Subsequently the auditor filed a report under the interlocutory decree, and this was not considered by the court as satisfactory. The case was recommitted to the auditor, who found a balance due from Mrs. Chase of $869.29, being the difference between the rent due from her and the interest paid on the first and second mortgages, taxes and repairs. He also found that Mr. White was liable for the same amount based on the same figures. The case was again heard and a final decree was entered, by which, "in addition to said interlocutory decree of February 12, 1902," the defendants Mrs. Chase and Mr. White were severally ordered to pay the sum of $869.29, with costs, within thirty days. From this decree the defendants appealed.
Why an auditor instead of a master was appointed in this case there is nothing in the record to show, and it may be that technically his report should be treated as that of a master, Falmouth v. Falmouth Water Co. 180 Mass. 325 , and that, so treated, nothing is open unless an exception in regard to it is filed to the report. Popple v. Day, 123 Mass. 520 . Roosa v. Davis, 175 Mass. 117 . It appears from the memorandum of the Chief Justice of the Superior Court that there were exceptions filed to the first report, which were waived. No other exceptions appear to have been filed, nor were any requests for rulings made.
But as the sending of the case to an auditor instead of a master was the act of the court and not of the parties, we are disposed to treat the case more liberally, and to decide it upon its merits, though we do not intend to have our action in so doing considered as a precedent for the future.
1. The first question arises in regard to the parcel of land at the rear of No. 4 Chestnut Street, which was annexed to the Walnut Street estate, and which was conveyed by Mr. Chase to his wife through a third person. The auditor has found that Mr. Chase received no consideration for the conveyance, but that there was no evidence that this conveyance was made by him or accepted by her with any actually fraudulent intent, or
for the purpose of delaying or hindering creditors. This finding of the auditor was not followed by the Chief Justice of the Superior Court. In Livingston v. Hammond, 162 Mass. 375 , 376, where a case was heard by a judge of the Superior Court without a jury, and the only evidence was an auditor's report, it was said by Mr. Justice Knowlton: "The judge was not obliged to accept the conclusions of the auditor upon the facts stated in the report, but might consider all the facts in their relation to one another, and draw any proper inferences from them and reach any conclusion that they would warrant."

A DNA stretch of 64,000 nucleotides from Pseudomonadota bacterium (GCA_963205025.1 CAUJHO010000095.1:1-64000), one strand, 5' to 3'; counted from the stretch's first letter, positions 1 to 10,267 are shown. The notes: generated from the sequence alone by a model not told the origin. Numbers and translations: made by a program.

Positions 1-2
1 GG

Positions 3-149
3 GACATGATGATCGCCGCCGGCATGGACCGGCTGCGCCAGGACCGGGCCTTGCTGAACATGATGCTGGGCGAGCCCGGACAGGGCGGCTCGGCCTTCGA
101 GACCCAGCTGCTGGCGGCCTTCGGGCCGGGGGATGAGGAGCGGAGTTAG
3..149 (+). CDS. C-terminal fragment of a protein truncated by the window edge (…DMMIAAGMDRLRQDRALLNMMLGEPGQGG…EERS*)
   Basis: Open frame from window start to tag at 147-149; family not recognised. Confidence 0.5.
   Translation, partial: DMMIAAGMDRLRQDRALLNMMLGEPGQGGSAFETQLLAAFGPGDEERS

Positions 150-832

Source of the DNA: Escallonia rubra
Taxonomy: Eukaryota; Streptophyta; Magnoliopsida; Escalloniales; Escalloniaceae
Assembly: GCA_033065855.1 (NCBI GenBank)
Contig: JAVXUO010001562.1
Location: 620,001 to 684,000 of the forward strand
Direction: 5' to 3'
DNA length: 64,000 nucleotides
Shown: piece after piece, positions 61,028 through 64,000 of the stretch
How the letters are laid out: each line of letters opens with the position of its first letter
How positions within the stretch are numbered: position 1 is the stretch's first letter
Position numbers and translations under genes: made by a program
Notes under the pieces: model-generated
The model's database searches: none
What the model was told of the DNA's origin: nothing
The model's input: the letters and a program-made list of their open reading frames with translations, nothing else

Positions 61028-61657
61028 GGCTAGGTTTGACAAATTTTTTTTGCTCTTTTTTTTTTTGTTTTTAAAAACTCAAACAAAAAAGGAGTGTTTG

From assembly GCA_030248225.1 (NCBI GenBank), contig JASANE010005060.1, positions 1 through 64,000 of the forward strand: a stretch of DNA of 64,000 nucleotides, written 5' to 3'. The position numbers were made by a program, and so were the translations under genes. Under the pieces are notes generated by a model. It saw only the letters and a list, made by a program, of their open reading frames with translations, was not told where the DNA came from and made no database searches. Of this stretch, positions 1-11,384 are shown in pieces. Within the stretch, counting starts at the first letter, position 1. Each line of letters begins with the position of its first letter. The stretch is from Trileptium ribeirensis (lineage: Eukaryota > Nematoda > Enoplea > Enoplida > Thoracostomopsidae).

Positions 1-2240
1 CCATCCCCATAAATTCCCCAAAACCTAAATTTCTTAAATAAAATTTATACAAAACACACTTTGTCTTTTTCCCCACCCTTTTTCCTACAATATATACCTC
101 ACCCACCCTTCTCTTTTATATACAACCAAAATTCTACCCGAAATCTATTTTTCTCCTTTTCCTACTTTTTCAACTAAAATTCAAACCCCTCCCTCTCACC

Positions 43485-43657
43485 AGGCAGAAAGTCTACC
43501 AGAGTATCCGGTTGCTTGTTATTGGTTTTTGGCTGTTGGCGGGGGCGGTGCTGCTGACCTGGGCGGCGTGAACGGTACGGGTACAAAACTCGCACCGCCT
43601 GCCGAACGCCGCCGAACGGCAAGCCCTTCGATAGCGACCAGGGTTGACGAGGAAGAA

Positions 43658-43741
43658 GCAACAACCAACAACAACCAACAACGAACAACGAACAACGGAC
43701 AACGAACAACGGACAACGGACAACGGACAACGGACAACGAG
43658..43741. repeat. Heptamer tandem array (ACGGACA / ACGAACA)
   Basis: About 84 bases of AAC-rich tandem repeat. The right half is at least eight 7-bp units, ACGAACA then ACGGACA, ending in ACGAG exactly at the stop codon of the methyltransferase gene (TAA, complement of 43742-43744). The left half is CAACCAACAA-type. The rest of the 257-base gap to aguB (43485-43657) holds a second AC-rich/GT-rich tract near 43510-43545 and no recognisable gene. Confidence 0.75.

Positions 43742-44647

In the case before us Mr. Chase was insolvent and had been so for many years. The conveyance was without consideration, and he was heavily indebted. The auditor drew the inference that the conveyance was not to delay and defraud creditors. The Chief Justice of the Superior Court drew the opposite inference, and we cannot say on a review of the facts that he was wrong.
The husband received no advantage from the conveyance. His indebtedness was not diminished, and he received nothing. His wife gave him nothing, and suffered nothing, and incurred no liability as a consideration for his transfer. Her arrangements with third persons to make her husband's conveyance more valuable to her has nothing to do with the subject of consideration between her husband as grantor and herself as grantee. The case therefore falls within the ordinary rule, that one who is deeply in debt, and especially when he is insolvent, and who makes a voluntary conveyance which takes property away from his creditors, is presumed to intend the natural consequences of his act, which is to hinder and delay his creditors. The effect of the transaction was to put the lot into the wife's hands, and to leave the indebtedness unpaid, the mortgage debts with less security, and two other debts with no security.
2. The next question relates to the transfer of the equity of redemption by Mr. Chase to the defendant White, of the property No. 4 Chestnut Street. The auditor has found that the real purpose of the conveyance was to prevent the attachment by the executrix of a creditor on whose claim judgment had been obtained. The fact found by the auditor that there was no direct evidence that the specific purpose of the conveyance
was known at the time to White was immaterial. He was not a bona fide purchaser for value, and there is enough in the report to warrant the Chief Justice of the Superior Court in directing a release of this equity from White.